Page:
Thursday, August 06, 2009

AC Day 3 Addendum

Something I forgot to mention in the last post (among, I'm sure, other things I've neglected) - the dealers at Caesars.

Driving in on the first day, we saw the billboards - "When dealers are ignored, EVERYBODY LOSES AT CAESARS AND BALLYS" brought to us by the UAW dealer's union. Why the United AUTO Workers are managing a dealers' union is beyond me. But it appears there's a dealers' union in AC, and they aren't happy about something. Frankly, I couldn't care less. Then came the rebutting sign "What is the UAW up to? Same dirty tricks, DON'T LET THE UAW TURN ATLANTIC CITY INTO ANOTHER DETROIT" brought to us by Harrah's. We couldn't stop laughing at that. What a fantastic return shot from Harrah's, brilliant PR.

Not much picketing, just a handful of people strolling along the boardwalk in front of the doors, handing out stickers. There were some notes of solidarity from other casinos (Taj craps dealers made a veiled comment about the poor quality of management at the Harrah's properties). But the poker room at Caesars was still going.

I got the distinct impression that the dealing staff was a mix of management, scabs brought in from other Harrah's properties, and rushed graduates from dealers' school. My first dealer in the tournament was a supervisor, and while completely capable, he didn't seem to really want to be dealing. His replacement showed how green he was quickly.

I had just knocked out the player on my right. Vacant chipstacks hadn't been removed yet, as they were still allowing buy-ins. The dealer dealt the next hand, including two cards to the now empty seat to my right.

"Wait a second - I just knocked him out, there shouldn't be cards dealt to that seat."

"I have to deal to all the seats, even if they're empty."

"But he's knocked out."

"That's what I was told."

"No, you deal to the seats with chips, but not to a KO'd player."

"Really? I don't know, this is my first tournament."

[head feels suddenly drawn to the table]

Another player, "Naw, you just deal to where there are chips."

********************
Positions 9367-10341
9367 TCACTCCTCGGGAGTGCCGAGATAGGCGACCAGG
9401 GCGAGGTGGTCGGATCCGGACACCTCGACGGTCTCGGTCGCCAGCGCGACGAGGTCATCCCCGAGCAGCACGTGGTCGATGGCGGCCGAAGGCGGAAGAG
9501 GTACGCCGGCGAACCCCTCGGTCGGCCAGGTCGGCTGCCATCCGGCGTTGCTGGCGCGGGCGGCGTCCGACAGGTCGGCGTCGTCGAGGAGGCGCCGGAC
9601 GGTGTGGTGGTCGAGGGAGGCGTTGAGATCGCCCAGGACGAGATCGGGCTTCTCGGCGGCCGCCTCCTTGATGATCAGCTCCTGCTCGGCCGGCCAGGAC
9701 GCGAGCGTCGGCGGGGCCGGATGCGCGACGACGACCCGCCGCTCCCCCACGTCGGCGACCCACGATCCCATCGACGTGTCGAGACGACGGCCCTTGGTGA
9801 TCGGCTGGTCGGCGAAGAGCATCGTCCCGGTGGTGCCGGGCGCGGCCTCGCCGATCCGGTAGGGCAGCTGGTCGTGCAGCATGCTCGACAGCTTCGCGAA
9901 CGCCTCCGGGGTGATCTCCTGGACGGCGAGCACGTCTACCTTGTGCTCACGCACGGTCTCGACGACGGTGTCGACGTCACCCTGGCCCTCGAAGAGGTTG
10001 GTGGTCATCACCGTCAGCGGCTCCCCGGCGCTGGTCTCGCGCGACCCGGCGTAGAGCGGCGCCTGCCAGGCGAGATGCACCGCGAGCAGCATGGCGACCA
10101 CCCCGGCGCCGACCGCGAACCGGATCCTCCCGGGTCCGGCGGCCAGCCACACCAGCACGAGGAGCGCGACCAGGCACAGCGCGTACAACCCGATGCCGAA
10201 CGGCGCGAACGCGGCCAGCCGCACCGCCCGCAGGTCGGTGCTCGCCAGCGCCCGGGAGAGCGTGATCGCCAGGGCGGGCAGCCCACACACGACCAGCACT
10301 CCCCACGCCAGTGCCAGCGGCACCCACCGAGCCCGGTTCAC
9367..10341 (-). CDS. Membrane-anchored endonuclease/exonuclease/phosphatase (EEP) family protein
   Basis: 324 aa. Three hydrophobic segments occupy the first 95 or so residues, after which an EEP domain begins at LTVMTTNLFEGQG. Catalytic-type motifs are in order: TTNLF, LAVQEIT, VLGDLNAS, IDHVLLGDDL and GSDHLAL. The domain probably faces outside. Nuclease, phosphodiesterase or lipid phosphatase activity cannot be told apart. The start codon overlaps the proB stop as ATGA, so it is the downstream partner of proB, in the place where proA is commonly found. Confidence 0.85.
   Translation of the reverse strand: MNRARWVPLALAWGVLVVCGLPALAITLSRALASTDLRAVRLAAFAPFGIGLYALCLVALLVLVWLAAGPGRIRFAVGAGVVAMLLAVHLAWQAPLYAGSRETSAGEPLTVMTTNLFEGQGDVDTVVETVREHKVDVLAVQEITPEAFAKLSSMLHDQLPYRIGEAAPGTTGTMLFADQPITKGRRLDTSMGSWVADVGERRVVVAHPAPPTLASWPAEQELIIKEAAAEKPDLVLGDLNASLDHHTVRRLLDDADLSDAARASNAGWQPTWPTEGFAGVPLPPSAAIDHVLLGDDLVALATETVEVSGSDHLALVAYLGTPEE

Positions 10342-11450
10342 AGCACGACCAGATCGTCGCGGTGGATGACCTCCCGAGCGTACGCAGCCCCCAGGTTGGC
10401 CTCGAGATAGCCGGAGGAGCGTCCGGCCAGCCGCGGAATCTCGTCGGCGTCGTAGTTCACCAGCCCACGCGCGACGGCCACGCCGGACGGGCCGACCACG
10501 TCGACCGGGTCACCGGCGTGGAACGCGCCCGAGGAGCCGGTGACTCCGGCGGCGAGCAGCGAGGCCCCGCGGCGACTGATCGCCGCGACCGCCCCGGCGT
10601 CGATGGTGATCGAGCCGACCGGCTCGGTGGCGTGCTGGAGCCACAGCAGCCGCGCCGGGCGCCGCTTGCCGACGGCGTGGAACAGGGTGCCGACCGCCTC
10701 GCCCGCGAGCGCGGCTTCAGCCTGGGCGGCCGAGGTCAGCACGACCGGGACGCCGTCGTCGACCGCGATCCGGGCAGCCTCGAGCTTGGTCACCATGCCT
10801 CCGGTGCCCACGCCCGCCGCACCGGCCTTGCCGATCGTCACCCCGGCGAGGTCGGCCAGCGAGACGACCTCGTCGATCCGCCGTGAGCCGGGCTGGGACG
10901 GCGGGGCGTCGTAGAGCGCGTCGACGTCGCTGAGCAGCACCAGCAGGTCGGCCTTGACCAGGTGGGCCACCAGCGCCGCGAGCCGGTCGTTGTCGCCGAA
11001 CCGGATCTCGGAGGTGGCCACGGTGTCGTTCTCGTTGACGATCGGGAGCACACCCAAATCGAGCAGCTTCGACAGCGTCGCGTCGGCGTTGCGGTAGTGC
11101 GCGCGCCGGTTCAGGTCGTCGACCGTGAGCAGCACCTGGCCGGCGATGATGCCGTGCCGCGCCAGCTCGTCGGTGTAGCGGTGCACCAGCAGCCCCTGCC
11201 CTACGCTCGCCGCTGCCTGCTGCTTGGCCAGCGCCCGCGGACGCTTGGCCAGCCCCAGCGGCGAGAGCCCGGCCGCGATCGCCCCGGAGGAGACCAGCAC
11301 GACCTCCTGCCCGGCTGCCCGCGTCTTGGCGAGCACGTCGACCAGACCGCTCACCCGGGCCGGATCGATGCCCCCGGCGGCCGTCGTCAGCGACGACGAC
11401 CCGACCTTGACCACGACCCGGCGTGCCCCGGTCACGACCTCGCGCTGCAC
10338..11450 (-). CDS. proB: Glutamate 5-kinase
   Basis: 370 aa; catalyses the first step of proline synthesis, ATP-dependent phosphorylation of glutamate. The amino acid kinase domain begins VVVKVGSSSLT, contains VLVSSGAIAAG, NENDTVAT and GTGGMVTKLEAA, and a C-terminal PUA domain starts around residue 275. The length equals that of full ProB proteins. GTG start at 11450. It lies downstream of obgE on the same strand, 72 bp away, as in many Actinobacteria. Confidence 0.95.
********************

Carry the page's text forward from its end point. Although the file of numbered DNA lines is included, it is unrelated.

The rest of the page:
"Oh, okay... should I redeal then?"

Everyone: "Yes."

And the redeal was done.

This added to the rookie impression he gave off, as the hand earlier (where I KO'd the guy), he miscounted the change coming back to me by almost 1/3! I won the hand though, so it didn't matter.

For the next 20 minutes, I counted every chip when I was involved in a pot, and watched every card he dealt, burned, or turned. We all started helping him with chip counts and bet sizes.


"2200 more for 3400 total"

"3400 to you sir."

etc, etc.. I later had him at the cash game, and he was at ease, joking with everyone, and doing his job properly. So he'd at least had a few days on those tables.

There were at least two more dealers who made equally rookie mistakes in the tournament, and one Asian guy who barely looked old enough to enter the casino, let alone deal me cards, but he was the most comfortable and skilled of the dealers we saw.

Even the floor directors were scattered. One would have to call over another to get payouts ready, another needed advice on how to merge the tables from us again (cards A through 10, and draw.... they screwed it up twice), and they updated the board all of three times during the 2.5 hours of play.

I overheard one of the FD's talking to the manager behind the desk too,

"It's great that you guys came up here to help us out, but you're kinda screwing up how we do things."

"Hey, I'm just doing my job. He wasn't where I needed him."

"He was helping me out! We're a bit more lenient on duties here."

"Yah, I can see that."

etc, etc.. until they calmed down a bit and got back to joking around.

During the cash game, dealers would be thanked by the floor and supervisor when they switched tables - "Thanks for coming in tonight." "We really appreciate you working through this." These were usually met with "what else am I'm gonna do?" shrugs or "Yah, well I'm not one of the guys complaining."

So solidarity might not be so strong in the union, and Harrah's has deep pools of employee resources they can seemingly tap. Especially with gambling volume down across the country, I'd think there are dealers and managers who are more than willing to fly in from Vegas or Detroit or wherever if it means they'll get some hours and tips out of it.

It certainly made for an interesting bit of observation.

1 comment:

TenMile said...

Nice recap and trip report, Astin.